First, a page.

inner aspect of the heel bone on the sole of the foot may be elicited during the physical examination. The foot may have limited dorsiflexion due to tightness of the calf muscles or the Achilles
tendon. Dorsiflexion of the foot may elicit the pain due to stretching of the plantar fascia with this motion. Diagnostic imaging studies are not usually needed to diagnose plantar fasciitis.
However, in certain cases a physician may decide imaging studies (such as X-rays, diagnostic ultrasound or MRI) are warranted to rule out other serious causes of foot pain. Bilateral heel pain or
heel pain in the context of a systemic illness may indicate a need for a more in-depth diagnostic investigation. Lateral view x-rays of the ankle are the recommended first-line imaging modality to
assess for other causes of heel pain such as stress fractures or bone spur development. Plantar fascia aponeurosis thickening at the heel greater than 5 millimeters as demonstrated by ultrasound is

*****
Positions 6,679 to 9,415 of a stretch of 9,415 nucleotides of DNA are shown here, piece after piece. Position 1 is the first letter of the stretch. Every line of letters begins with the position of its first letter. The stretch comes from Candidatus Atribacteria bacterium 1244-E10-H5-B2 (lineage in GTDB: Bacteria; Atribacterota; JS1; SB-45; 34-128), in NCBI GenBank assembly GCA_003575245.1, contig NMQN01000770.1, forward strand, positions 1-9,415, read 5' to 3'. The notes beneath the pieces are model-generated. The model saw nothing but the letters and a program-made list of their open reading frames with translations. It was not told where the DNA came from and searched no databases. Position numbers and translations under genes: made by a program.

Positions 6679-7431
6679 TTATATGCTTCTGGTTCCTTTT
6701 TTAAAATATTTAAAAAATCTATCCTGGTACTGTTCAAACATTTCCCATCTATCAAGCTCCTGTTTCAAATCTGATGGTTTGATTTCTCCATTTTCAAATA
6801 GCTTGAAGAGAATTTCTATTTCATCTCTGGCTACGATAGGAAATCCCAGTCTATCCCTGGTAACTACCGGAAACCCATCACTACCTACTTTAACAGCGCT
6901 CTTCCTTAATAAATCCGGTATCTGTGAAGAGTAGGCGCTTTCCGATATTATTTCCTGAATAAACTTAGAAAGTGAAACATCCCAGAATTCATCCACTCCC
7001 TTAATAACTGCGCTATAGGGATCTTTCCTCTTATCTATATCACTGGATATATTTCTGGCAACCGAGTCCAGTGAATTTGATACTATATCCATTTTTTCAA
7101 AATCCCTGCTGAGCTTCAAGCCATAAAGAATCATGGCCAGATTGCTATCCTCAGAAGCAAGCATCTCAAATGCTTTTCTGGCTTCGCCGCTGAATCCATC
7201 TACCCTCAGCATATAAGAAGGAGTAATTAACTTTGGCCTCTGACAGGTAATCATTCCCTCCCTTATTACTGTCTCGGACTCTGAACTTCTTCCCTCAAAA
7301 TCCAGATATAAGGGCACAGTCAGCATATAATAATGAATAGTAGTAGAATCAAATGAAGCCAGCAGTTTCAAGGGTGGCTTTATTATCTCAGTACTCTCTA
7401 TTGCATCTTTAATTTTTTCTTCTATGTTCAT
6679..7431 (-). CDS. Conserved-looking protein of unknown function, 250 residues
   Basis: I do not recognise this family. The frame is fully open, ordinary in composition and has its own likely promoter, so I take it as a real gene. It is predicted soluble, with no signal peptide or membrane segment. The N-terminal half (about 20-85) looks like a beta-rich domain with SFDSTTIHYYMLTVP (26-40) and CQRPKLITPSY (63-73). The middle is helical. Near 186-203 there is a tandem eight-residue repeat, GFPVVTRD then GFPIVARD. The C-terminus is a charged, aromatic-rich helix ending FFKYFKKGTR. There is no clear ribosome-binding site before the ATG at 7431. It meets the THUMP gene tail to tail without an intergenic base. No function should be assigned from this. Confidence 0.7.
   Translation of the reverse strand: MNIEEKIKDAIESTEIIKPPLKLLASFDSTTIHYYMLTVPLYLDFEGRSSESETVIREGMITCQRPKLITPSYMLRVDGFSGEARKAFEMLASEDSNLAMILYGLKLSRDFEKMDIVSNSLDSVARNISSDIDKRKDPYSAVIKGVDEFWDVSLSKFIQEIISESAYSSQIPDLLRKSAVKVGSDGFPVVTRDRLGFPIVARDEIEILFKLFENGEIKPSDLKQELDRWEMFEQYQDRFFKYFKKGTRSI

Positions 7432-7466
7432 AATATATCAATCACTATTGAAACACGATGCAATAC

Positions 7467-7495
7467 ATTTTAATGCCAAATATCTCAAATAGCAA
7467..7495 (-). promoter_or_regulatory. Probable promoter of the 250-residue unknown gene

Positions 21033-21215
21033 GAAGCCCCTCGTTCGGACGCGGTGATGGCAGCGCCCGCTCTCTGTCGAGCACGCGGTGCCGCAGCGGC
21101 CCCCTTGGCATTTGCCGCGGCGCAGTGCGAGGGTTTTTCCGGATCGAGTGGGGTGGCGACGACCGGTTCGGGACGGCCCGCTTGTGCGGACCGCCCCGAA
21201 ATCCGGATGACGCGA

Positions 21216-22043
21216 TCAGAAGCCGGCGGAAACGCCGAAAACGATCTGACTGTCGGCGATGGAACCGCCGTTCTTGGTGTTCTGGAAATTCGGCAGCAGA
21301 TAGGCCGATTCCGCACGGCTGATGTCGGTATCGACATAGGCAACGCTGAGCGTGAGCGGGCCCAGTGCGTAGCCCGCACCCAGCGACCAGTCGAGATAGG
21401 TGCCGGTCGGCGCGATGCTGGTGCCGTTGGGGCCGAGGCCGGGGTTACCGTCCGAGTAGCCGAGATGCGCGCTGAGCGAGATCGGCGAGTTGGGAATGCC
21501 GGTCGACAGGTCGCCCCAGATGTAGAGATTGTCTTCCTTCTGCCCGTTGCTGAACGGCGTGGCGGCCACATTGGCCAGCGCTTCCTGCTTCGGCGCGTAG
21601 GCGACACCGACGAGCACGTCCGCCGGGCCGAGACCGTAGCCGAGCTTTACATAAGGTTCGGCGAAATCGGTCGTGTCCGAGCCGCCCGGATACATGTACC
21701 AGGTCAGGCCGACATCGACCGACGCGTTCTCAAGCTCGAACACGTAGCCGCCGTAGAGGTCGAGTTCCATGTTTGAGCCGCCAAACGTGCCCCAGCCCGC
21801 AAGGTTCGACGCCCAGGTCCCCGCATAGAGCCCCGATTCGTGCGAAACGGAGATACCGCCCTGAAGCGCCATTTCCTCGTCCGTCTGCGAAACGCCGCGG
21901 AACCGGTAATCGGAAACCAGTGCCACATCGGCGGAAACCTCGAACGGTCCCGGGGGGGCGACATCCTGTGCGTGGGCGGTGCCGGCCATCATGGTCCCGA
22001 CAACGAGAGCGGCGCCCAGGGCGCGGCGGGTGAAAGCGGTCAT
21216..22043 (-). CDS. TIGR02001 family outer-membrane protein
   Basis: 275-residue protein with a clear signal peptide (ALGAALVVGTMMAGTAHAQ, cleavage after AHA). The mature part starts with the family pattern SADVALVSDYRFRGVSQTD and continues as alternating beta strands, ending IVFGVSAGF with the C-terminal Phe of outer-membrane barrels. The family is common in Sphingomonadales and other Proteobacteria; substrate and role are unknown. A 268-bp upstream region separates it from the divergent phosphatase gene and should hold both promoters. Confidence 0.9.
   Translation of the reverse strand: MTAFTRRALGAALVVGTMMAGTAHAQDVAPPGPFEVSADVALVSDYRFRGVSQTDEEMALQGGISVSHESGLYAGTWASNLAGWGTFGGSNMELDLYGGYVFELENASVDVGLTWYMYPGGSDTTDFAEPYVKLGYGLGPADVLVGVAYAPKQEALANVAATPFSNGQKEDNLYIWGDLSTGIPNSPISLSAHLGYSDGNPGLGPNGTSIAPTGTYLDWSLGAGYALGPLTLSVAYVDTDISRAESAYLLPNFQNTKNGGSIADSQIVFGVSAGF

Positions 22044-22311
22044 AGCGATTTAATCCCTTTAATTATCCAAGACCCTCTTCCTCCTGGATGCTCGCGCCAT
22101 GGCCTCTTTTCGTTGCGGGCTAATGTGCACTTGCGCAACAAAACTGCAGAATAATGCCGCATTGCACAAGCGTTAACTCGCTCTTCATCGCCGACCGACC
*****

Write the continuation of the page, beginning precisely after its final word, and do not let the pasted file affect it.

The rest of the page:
consistent with a diagnosis of plantar fasciitis. An incidental finding associated with this condition is a heel spur, a small bony calcification on the calcaneus (heel bone), which can be found in
up to 50% of those with plantar fasciitis. In such cases, it is the underlying plantar fasciitis that produces the heel pain, and not the spur itself. The condition is responsible for the creation of
the spur though the clinical significance of heel spurs in plantar fasciitis remains unclear.